I’ve experienced a few “firsts” the last few days in the culinary world. First it was Slurpees at 7-11. Maybe they’re not so “culinary” but hey, it’s food so to me it’s culinary.
Anders, Andrew, and I had the pleasure of sharing lunch today with Ben. That was a first as well. We have invited him several times to join us and he always politely declines. I think the drivers are coached to limit fraternization but he can’t help himself. He’s a people person. I too was coached to keep driver and household help lives separate but I too can’t help myself. There is no way that I could spend as much time in the car as I do and not talk. I’m just very blessed that Ben speaks English as well as he does or I’d be forced to sit in the middle seat and read. BORING!
So, we went to lunch at a restaurant in the P&G building. They serve traditional Guangzhou food, meaning anything and everything. This is a place that a lot of the drivers frequent during the week. They sit there and talk about all of us while they have their morning tea and dim sum. Good enough for them, good enough for us. Actually it was probably too good for us. Anders ordered what he liked with a local specialty thrown in for Andrew’s benefit. Ben only added one more choice but it’s his favorite.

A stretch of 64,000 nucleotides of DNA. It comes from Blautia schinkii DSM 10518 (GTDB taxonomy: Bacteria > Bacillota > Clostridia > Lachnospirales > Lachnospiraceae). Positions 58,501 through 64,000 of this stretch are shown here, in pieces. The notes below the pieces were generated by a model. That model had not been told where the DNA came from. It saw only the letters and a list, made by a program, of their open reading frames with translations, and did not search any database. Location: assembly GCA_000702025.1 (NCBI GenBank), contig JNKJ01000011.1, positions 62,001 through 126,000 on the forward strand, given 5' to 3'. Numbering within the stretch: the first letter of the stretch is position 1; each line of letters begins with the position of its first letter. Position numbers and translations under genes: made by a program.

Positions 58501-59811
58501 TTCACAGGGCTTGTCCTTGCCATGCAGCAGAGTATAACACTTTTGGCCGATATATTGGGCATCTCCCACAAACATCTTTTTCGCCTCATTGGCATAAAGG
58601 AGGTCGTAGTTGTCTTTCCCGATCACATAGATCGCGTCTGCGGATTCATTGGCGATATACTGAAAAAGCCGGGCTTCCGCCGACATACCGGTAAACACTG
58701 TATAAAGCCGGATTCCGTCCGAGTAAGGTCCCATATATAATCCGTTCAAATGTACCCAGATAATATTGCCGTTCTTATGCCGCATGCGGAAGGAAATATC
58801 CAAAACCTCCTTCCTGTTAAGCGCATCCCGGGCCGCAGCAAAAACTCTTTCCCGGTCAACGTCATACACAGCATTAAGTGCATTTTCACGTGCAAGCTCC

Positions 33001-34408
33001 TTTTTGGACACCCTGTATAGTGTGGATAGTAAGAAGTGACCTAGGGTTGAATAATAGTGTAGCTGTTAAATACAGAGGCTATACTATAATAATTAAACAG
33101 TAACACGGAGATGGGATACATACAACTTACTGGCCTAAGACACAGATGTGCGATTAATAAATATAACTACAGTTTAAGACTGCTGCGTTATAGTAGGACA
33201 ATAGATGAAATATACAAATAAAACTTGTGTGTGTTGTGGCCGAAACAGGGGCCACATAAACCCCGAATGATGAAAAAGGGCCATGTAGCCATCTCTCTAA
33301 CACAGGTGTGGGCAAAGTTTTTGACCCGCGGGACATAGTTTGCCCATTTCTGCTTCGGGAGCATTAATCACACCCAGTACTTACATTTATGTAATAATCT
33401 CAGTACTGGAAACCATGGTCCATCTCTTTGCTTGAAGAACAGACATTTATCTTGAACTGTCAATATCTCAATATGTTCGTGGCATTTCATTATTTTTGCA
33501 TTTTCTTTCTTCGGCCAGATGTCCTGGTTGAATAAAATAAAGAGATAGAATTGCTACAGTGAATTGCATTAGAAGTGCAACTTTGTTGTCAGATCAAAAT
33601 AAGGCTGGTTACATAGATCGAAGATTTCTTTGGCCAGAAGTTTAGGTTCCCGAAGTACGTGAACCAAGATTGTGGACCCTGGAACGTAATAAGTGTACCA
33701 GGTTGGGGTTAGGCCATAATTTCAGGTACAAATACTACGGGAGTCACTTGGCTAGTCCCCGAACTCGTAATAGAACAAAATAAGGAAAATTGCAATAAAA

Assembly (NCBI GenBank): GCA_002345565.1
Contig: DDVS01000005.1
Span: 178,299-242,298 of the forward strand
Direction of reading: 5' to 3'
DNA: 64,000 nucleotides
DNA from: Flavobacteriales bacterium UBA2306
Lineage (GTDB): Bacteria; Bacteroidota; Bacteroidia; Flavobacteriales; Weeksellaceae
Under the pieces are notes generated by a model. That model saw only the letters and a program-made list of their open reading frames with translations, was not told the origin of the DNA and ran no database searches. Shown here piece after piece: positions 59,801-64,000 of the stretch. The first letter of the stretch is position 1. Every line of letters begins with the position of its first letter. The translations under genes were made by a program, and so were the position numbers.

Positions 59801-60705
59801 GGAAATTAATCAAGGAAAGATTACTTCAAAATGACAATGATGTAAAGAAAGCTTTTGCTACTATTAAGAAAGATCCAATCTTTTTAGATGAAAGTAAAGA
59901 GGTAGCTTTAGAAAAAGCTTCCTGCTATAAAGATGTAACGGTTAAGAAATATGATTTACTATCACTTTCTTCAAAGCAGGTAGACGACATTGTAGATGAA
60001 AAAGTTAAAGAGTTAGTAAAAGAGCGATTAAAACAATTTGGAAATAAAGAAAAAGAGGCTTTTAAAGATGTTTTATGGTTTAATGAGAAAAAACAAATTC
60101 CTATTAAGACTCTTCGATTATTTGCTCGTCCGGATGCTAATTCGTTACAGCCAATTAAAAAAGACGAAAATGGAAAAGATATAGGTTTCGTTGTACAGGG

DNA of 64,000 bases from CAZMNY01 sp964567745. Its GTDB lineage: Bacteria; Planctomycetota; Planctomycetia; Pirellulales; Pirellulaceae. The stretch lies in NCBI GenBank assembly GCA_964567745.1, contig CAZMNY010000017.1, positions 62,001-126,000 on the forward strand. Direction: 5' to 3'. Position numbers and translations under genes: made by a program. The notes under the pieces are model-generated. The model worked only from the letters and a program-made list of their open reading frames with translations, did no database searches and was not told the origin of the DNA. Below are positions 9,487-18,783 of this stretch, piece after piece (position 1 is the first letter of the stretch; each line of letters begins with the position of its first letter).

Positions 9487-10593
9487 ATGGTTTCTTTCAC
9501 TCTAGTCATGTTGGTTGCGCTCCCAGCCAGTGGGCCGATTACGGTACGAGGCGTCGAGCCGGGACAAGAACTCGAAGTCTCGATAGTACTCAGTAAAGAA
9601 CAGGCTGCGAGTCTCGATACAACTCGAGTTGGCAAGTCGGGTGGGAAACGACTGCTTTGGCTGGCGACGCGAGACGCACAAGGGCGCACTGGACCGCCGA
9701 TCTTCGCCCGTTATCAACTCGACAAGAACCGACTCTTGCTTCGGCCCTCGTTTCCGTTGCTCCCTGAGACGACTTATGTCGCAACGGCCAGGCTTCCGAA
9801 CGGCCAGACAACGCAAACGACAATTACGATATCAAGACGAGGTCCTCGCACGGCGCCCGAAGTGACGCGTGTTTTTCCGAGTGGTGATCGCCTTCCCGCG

Here’s what we had:
pork steamed buns, steamed shrimp and celery dumplings, some kind of chopped up pork, vegetable filled rice balls that were deep fried, scallion pancakes, 4 treasures dumplings which contained shark fin, abalone, shrimp and something else that I don’t remember because I couldn’t get past the fact that I ate shark fin and abalone, chicken feet marinated in soy bean curd juice, and Japanese pork crackling rolls. It was all washed down with chrysanthemum tea which was delicious.
I tried and liked everything. Gotta be honest, the chicken feet were tasty. You would have to eat about 50 of them to be full but they were way better than I thought they would be. Think about how much meat you find on a chicken foot. The soy bean curd juice was quite good. We mentioned to Ben that we don’t exactly eat chicken feet on a regular basis in the States. He laughed, said he knew that, and shrugged his shoulders while saying, “You are in Guangzhou where – you know – we eat everything.” If I had to choose between eating chicken feet and drinking a Slurpee I would definitely choose chicken feet. At least they are a naturally occurring food. 😉
The 4 treasures dim sum was good. I can now check the shark fin and abalone box. Sometimes that’s the only reason to eat something, to say you did. So, now I did.
The Japanese pork crackling rolls were the best. I could eat a whole plate of them. They were soft dumplings filled with veggies and chicken or duck crackling and topped with some kind of caviar. Ben explained that what makes them Japanese to the Chinese it that wasabi is added to the dipping sauce!
Andrew had been eager to eat at a traditional Chinese restaurant and the fact that his first experience was shared with Ben really made it special. Andrew is the best person in the world.